Onboarding UX for Mobile AR


Onboarding UX for Mobile AR Augmented Reality apps is growing more popular, and we will see more and more AR content coming out soon, which is why we need to discuss the importance of onboarding UX for these applications.

In this article, I'll talk about my experiences and observations while developing mobile AR apps, as well as show you some examples of great onboarding experiences.

To begin, let me explain why we need an onboarding experience for AR apps and what I mean by onboarding.

THE REASON
Many of us became accustomed to mobile apps with a standard login screen, video content, and a list view with items over the last decade. In other words, we became acquainted with several design patterns and learned how to apply them. When interacting with a Google Map or a specific share button icon, we can't live without zoom and pinch gestures. However, when it comes to AR apps, we don't really have a standard design pattern that our users are familiar with. Or perhaps there should be multiple patterns?

I recently worked on several AR mobile apps for children and observed how the apps were used by children and their parents. I could see them struggling and asking questions such as:
  • "How should I proceed from here?"
  • "Why isn't anything happening?"

I learned an important lesson: users who had previously played Pokemon Go or similar games had no trouble using our AR app, whereas younger children or users who had never played any AR games before struggled at first to understand how to place an AR object on the ground. Having said that, we can draw two conclusions from this:
  • Pokemon Go's popularity has made it easier for other AR creators because it defined a specific design pattern for AR user experience.
  • AR is still in its early stages, and we must use onboarding experiences to introduce new users to various UX patterns.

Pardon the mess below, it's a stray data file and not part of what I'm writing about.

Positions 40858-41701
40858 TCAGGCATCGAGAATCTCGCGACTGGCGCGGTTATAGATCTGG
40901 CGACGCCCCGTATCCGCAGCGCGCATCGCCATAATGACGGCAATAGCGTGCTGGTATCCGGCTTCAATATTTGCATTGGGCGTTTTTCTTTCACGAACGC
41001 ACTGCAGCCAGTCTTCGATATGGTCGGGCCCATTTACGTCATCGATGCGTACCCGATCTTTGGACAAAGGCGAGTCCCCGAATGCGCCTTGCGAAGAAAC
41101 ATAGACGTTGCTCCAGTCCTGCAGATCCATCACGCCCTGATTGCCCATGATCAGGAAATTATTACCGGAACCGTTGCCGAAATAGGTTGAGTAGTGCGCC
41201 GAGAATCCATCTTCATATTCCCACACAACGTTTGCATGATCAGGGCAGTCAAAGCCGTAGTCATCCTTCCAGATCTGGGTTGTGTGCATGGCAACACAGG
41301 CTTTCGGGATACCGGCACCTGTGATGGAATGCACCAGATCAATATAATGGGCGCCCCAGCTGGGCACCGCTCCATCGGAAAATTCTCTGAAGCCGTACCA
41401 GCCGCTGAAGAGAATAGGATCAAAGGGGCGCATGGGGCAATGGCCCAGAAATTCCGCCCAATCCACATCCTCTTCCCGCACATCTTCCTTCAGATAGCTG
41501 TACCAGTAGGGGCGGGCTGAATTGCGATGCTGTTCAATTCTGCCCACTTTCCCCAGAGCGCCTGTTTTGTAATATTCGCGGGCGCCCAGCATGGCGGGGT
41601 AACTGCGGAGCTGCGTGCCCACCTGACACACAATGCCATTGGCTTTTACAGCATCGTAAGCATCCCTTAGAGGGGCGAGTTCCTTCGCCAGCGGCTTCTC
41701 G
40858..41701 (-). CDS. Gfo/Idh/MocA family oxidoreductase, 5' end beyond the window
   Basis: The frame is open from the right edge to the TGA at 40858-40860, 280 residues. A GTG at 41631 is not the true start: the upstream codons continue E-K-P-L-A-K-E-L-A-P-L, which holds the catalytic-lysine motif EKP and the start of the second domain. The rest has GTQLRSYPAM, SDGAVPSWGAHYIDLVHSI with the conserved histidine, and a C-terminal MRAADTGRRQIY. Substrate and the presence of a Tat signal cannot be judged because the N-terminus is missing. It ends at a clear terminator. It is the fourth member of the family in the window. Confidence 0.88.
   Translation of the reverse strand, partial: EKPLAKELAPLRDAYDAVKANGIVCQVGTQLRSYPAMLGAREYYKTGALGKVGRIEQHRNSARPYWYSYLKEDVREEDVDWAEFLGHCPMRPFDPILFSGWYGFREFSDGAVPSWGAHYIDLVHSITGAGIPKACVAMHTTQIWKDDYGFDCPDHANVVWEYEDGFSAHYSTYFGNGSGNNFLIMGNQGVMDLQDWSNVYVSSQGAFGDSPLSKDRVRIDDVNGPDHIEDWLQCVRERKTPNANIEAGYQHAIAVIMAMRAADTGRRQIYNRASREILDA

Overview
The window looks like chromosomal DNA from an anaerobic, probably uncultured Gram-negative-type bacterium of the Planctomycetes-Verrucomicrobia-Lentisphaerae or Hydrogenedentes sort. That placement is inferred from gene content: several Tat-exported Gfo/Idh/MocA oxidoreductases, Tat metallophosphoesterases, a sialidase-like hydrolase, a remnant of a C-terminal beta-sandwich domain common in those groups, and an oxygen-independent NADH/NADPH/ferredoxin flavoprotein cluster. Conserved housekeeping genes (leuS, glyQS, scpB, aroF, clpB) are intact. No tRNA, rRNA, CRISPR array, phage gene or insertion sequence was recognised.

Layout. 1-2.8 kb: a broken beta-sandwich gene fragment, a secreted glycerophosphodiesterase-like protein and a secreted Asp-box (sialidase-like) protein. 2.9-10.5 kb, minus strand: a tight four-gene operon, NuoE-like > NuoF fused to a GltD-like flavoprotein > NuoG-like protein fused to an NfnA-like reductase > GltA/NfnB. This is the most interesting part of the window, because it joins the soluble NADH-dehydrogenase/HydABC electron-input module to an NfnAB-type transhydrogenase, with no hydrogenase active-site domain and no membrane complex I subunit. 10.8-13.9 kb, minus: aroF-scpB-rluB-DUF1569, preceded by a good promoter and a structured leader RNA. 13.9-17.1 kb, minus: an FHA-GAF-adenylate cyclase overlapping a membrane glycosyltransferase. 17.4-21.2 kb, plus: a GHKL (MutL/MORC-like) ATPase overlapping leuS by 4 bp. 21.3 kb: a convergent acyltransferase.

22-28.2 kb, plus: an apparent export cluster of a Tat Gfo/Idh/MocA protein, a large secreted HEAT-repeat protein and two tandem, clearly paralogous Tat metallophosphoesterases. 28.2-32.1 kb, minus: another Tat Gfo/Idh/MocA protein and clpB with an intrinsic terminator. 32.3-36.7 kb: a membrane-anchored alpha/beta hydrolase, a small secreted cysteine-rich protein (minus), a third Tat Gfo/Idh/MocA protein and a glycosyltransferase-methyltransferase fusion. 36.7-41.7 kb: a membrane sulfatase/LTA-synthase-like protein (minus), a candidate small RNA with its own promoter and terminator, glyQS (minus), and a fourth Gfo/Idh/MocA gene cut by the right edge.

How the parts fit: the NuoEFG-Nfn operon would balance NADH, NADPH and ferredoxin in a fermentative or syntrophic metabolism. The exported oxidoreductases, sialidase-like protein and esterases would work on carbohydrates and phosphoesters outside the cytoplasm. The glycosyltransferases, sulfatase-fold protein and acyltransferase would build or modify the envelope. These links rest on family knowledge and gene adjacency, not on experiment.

What exactly is AR onboarding?

When I think of a great example of an AR experience and a creative approach to onboarding, I always think of the Wonderscope game. This app was a great reference for me because I am also working with AR apps for children.

The Wonderscope team employs a variety of strategies:
  • The presence of a 3D creature on the screen indicates that AR is active, and the platform is flying in front of the camera.
  • Use of sound to provide directions: "I don't see any landing lights."
  • In the middle of the screen, there are some helpful hints: "Look for a flat place with patterns."
  • When the surface is detected and the user sees green patterns indicating where the platform can land, the platform is ready to land.

Although it is called an onboarding experience, and many people believe it occurs only once, Wonderscope chooses to run it every time a user begins a story for a variety of reasons, including:
  • Children enjoy playing together, and it may be beneficial to repeat the onboarding process.
  • Children learn quickly but also forget quickly, so repeating the same pattern makes sense.

Wonderscope app's augmented reality onboarding
Let's take a look at another, more straightforward example of AR onboarding: the Ikea Place app:

Ikea Place displays only the placement indicator after a few simple onboarding animations the first time you use the app.

Experience that is influenced by the environment

It is difficult to create a great AR experience. Modern mobile AR apps that use ARKit and ARCore rely on two major factors:
  • Excellent lighting conditions
  • Surfaces with patterns

In other words, our augmented reality experiences are influenced by the environment, and it is our responsibility to make any user aware of these factors. To make the experience more user-friendly, both ARKit and ARCore have APIs that can assist a developer in measuring light conditions and detected features. Use those APIs to provide feedback such as:
  • "Look for a flat surface with patterns."
  • "Try turning on the lights if there isn't enough light."

Conclusion
There may be no universal solution for explaining your AR experience to users, but one thing is certain: AR apps are still new to many people, and we should use all APIs and techniques at our disposal to make this experience as smooth as possible.

In terms of our onboarding experience, we are still working on it and trying to improve it all the time. 

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